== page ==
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Fairy-dusted

Lagunan Melissa Belland won’t be waiting tables anymore.

Belland, also known as Missy Beehive, has won a national small business contest held by Yahoo! and Ivanka Trump, daughter of Donald Trump.

Belland’s company, Made in Heaven By Missy, sells fairy dolls and other sparkly creations online and at the Sawdust Art Festival.

Along with two other Ultimate Connection Contest winners, Belland won a prize package valued at more than $100,000. She will fly to New York City next month to meet with Trump and marketing experts.

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“I can’t believe how fast it all happened,” said Belland, while sitting in her fairy tale booth at the Sawdust during Locals Night on Tuesday.

Bedecked in floaty pink chiffon, sparkles and a tiara, Belland descended from the stairs of her booth’s perch to meet visitors who voted for her.

“My brother-in-law kept saying that if we didn’t win, how were we going to fake being cheerful tonight?” she said.

The daughter of legendary musician and actor Bruce Belland of “The Adventures of Ozzie and Harriet” and Four Preps fame, Belland formed The Voice of the Beehive with her sister Tracey Bryn.

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The band was popular in the late ‘80s and early ‘90s, but she and Bryn settled in Laguna and have lived a relatively quiet life since then.

Belland has exhibited her clay and porcelain fairies at the Sawdust for about 10 years.

She credits her brother-in-law, Mark Holmes, with catapulting her into fame again.

“I don’t have the chutzpah to make that initial door open — that’s where he comes in,” Belland said.

Yahoo! reviewed nearly 10,000 entries and submitted a handful to Trump, who selected her favorites. The finalists were then filmed, and the videos were released to the public for several days of voting.

“The third day, she was getting clobbered,” Holmes recalled.

Belland and her team set up on Main Beach to solicit support from locals, which wasn’t very fruitful despite a 6' by 6' sign and hand-passed fliers.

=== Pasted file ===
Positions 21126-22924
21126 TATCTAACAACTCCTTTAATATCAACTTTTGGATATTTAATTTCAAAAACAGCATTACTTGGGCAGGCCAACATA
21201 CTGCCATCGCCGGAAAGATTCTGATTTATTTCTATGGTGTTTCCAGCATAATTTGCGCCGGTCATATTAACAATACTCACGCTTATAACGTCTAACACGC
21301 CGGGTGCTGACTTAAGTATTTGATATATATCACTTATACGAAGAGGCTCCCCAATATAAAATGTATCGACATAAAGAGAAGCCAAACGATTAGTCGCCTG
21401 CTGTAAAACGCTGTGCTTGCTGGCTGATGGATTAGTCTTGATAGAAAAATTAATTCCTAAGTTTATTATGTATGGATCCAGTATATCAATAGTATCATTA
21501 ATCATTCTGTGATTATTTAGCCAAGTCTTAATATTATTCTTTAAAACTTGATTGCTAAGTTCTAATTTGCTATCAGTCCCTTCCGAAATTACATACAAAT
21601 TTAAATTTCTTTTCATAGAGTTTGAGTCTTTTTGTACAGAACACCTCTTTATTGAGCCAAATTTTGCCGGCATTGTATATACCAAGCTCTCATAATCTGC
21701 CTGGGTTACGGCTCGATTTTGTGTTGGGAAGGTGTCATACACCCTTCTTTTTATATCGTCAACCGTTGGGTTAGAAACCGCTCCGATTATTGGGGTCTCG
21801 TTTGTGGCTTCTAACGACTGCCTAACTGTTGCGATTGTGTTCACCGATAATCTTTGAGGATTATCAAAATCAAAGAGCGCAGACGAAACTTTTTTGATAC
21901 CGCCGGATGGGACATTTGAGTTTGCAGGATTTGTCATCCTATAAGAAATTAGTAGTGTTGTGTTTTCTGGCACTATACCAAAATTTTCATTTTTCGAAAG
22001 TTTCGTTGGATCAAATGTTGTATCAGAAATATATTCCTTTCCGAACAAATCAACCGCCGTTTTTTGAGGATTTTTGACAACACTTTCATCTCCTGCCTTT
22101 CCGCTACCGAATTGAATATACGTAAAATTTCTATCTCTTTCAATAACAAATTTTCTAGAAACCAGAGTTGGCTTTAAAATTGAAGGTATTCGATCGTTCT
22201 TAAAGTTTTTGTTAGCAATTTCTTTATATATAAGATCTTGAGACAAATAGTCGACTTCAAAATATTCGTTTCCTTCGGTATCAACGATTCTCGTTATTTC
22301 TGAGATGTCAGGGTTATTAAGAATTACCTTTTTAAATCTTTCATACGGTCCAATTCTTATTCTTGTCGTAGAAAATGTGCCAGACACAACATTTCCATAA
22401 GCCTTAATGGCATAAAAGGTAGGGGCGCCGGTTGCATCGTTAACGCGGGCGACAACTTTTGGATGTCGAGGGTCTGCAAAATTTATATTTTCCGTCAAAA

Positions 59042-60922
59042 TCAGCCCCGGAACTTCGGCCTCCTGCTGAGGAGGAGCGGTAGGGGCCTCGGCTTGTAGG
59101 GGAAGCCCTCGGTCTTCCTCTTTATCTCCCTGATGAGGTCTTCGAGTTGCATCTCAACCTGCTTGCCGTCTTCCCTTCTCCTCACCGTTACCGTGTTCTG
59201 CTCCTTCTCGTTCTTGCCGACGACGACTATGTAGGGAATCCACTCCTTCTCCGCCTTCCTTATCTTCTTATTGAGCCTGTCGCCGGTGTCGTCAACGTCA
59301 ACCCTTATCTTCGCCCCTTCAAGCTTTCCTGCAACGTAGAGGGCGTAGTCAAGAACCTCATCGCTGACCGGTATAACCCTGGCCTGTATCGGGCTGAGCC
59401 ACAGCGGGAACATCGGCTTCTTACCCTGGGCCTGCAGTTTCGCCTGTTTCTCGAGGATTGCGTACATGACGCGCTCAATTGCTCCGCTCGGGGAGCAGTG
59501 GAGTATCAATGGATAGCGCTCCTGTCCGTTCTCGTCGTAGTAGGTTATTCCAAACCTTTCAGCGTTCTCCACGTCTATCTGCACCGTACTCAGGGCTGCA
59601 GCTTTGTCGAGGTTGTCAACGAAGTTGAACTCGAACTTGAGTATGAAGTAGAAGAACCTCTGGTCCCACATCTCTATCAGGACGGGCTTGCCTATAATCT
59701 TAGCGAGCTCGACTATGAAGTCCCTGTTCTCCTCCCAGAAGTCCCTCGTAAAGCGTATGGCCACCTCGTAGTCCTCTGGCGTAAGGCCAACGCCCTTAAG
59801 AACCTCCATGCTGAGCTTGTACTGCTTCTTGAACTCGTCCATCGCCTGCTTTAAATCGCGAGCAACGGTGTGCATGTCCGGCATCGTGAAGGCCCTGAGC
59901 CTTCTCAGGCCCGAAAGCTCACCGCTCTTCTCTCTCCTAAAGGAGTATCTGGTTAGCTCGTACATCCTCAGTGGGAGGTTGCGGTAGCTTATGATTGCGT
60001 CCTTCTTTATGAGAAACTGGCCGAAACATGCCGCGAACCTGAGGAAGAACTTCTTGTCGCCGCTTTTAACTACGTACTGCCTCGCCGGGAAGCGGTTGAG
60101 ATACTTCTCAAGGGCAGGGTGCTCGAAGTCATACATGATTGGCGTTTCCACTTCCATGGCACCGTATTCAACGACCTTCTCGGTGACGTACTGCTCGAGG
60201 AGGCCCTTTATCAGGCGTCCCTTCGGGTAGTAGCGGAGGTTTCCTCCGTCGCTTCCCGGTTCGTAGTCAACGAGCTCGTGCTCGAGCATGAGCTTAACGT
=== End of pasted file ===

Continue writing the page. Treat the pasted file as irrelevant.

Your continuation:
“There wasn’t a lot of response,” Holmes said euphemistically.

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So they changed tactics.

Holmes and Belland began posting in online message boards and forums about the contest, where everyone from Renaissance Faire enthusiasts to Voice of the Beehive fans took up Belland’s cause.

The ranking quickly turned, and Belland saw after the polls closed that she was in third place. But only Yahoo! could say for sure.

“My brother-in-law called them, and then I heard screaming,” she said.

Belland’s prize package includes a $25,000 online ad campaign budget from Yahoo! Search Marketing, marketing mentorship from key players in the field, access to a Yahoo! Search Marketing expert and a Web site makeover.

With the ad campaign budget, Belland hopes to become the top “fairy” listing on Yahoo!, where she would be able to form symbiotic link relationships with other companies. As they link to her, they would benefit from her popularity.

“It truly was like a grass-roots thing that we did,” Holmes said. “It’s kind of been a fantasy for her.”

Belland has since been asked by doll and fairy magazines to be a featured artist, with multi-page photo spreads. She’s also been asked to speak on the Money Matters Radio Network.

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A highly-publicized feature of Belland’s upcoming trip will be an “ultimate power lunch in the sky,” in which Yahoo! will suspend a lunch table more than 150 feet above New York Harbor on July 10.

Belland will join Trump, Yahoo! executives, and her two fellow winners — who make children’s playhouses and a handheld keyboard and mouse — at the table.

She said she had to confirm with the organizers that she wasn’t afraid of heights.

“But it’s not going to be the best part of the trip,” she said with a nervous smile.

Business has already begun to grow for Belland.

She has sold nine dolls in three days on her Web site, a rate which she said was dramatically higher than before the contest.

She announced on message boards and in interviews that she would quit her waitressing job if she won the contest.

“I feel like the world is my oyster,” she said.


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